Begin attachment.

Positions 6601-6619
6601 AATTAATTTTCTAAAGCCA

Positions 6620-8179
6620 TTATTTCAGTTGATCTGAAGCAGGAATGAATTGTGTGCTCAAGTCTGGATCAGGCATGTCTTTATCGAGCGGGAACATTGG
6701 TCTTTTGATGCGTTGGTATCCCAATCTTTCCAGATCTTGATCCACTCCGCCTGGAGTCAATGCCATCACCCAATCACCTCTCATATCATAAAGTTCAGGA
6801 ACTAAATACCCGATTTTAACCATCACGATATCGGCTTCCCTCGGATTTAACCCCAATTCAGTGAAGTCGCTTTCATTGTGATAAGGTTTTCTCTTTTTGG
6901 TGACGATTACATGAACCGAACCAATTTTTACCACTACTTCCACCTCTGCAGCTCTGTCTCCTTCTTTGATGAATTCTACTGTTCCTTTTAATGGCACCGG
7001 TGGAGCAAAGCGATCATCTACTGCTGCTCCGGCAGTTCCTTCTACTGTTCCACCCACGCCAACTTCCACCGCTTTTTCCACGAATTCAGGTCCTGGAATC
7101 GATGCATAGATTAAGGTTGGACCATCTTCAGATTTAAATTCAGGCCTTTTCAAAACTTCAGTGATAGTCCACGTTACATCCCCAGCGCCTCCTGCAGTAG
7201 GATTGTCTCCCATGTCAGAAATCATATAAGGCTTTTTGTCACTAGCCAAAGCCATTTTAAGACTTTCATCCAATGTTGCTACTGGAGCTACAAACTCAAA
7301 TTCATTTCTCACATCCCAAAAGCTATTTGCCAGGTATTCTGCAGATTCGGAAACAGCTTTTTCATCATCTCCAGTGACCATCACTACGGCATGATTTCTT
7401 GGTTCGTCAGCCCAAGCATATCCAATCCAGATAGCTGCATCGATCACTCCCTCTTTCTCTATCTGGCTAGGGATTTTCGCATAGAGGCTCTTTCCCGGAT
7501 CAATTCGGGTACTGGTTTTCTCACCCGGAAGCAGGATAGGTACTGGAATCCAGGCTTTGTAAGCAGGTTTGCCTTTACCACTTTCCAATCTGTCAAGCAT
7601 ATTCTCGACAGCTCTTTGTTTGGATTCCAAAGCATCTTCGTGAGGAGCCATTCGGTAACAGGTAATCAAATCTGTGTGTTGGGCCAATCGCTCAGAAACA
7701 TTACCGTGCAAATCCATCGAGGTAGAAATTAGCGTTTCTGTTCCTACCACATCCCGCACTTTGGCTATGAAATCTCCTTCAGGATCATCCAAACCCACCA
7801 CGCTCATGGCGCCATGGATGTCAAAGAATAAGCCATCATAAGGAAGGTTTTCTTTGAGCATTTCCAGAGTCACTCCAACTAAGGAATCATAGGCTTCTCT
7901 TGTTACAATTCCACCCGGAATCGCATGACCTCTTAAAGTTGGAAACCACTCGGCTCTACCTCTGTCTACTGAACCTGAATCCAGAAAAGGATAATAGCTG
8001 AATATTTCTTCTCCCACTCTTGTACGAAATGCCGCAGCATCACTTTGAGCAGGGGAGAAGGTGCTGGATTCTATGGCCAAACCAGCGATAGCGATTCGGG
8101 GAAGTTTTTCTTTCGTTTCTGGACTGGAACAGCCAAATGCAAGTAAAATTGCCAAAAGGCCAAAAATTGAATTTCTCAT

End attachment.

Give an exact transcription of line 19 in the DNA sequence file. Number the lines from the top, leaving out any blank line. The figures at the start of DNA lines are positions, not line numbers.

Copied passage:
8101 GAAGTTTTTCTTTCGTTTCTGGACTGGAACAGCCAAATGCAAGTAAAATTGCCAAAAGGCCAAAAATTGAATTTCTCAT